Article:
Much ballyhooed plans for a major new municipal water system for northwest Guilford County are looking a lot right now like they are – well, dead in the water.
Many parties involved say there hasn’t been much activity around the proposed project in recent months and they add that the enthusiasm for the proposal seems to be dissipating – largely due to the high price tag.
Guilford County and three towns in the Northwest part of the county – Stokesdale, Oak Ridge and Summerfield – have been in talks for over a year to determine the viability of the proposed project that would bring a new municipal water system to the three towns. One interesting part of the equation is that the decision of each town is tightly connected to what the other towns decide: If all three towns give the go-ahead, the price is lower for each. If any don’t want to participate – which now appears to be the case – the project becomes less feasible for the others.
Though the water system idea got a great deal of attention in 2018, over the last six months, there’s been little discussion about it – though several Guilford County official said this week they do expect more talks on the matter in 2019.
The last major public event related to the proposed water system took place on Thursday, Sept. 6 of last year, when the town councils of Oak Ridge, Stokesdale and Summerfield met with the Guilford County Board of Commissioners to discuss whether the county’s northwestern towns and surrounding areas should get a water system. At that large, joint meeting, held at the Oak Ridge Town Hall, the town council members and county commissioners heard the results of a feasibility study that was conducted by the Timmons Group and paid for with state funds.
One thing some town officials at that meeting clearly didn’t like was the cost and that seems to be the thing that’s put a damper on everyone’s plans. According to the estimates from Timmons at that meeting, if the water was provided by a system of large wells, the infrastructure would cost an estimated $52.5 million. To build the system with water purchased from Reidsville would cost about $58 million.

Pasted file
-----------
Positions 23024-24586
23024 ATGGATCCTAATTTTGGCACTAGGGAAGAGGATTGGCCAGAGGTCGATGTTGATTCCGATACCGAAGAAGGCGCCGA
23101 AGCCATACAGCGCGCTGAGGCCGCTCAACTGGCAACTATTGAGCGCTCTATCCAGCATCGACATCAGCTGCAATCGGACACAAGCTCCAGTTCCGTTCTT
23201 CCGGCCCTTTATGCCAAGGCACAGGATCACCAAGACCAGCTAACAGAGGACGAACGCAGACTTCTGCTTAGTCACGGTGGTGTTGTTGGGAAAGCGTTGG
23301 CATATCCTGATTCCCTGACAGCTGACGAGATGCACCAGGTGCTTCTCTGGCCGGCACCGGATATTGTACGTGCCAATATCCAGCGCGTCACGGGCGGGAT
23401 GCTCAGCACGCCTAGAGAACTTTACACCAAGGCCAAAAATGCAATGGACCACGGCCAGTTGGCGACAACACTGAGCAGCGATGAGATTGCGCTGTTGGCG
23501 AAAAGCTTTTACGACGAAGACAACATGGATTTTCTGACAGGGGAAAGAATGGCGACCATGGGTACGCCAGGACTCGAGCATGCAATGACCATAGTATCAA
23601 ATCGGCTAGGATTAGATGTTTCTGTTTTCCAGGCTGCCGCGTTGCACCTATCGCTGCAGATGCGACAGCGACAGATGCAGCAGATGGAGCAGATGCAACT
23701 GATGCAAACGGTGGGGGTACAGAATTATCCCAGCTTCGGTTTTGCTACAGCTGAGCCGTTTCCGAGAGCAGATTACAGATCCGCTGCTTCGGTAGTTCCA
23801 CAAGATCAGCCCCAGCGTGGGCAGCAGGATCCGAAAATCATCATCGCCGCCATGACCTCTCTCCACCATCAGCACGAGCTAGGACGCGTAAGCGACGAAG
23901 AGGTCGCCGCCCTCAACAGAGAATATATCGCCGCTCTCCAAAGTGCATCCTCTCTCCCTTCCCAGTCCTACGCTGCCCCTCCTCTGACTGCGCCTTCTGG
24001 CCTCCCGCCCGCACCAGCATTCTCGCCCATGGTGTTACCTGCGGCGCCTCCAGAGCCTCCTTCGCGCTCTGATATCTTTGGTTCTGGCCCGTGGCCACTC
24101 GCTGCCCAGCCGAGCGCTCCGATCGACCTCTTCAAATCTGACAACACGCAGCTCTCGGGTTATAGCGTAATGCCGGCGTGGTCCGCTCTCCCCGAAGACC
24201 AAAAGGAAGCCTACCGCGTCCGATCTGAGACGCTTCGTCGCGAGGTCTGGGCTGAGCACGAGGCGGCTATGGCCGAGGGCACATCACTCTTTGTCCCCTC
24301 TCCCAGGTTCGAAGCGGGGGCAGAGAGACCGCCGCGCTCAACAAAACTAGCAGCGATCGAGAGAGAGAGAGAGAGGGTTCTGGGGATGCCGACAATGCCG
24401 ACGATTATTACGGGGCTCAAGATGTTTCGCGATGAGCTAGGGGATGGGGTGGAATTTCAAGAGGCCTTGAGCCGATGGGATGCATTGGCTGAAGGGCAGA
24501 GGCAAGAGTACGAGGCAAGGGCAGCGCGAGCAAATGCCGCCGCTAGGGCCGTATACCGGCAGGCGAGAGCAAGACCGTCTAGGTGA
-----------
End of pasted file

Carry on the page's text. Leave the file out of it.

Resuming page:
The NC General Assembly has provided Guilford County about $3.5 million to study the water system and get it started if the county and the towns decide to take that action. But that money must be spent or encumbered by June 30, 2020, or it would return to the state – though it’s possible the county and the three towns could get an extension on that deadline if needed. While $3.5 million is a lot of money to win in a lottery ticket, it doesn’t go that far when it comes to a $50-million-plus water system.
Chairman Guilford County Board of Commissioner Alan Branson, along with other commissioners, said there hadn’t been much discussion lately on the matter among elected officials but he added that the managers of the local governments had still been in talks.
Commissioner Skip Alston said he hadn’t heard anything at all regarding the discussion in months.
Summerfield Town Councilmember John O’Day said this week that the project was much more viable if all the towns went into it together and he added that it certainly doesn’t look like everyone is on board.
“Stokesdale is out,” O’Day said flatly.
He said other town officials in northwest Guilford County have expressed concerns regarding the high price tag as well and he added that, if one town, such as Summerfield, wanted to go it alone – even with Guilford County’s involvement – it gets very expensive.
“The cost would be really, really high,” he said.
O’Day said one reason Summerfield needs a water system is to assure adequate available water for fire protection, but he said that some smaller scale solutions might be viable. He said that a community water tower, for instance, could help serve some of the needs that a full-scale municipal water system would have addressed.
Summerfield Town Councilmember Dena Barnes said that right now everyone is waiting on more information.
“We’re waiting to find out what the managers present,” Barnes said. “We are also expecting to find some additional information about the cost. Then we will know if it’s four-way, three-way, two-way or no-way Jose.”
Regardless, she said, she believes there has been a benefit to going through this process.
“I don’t think it’s been a waste of time,” Barnes said, adding that the study so far helps her town know more about its fire safety needs.
She also said that it’s important for the county’s northwest to plan for its future water needs even if the plan doesn’t lead to immediate action.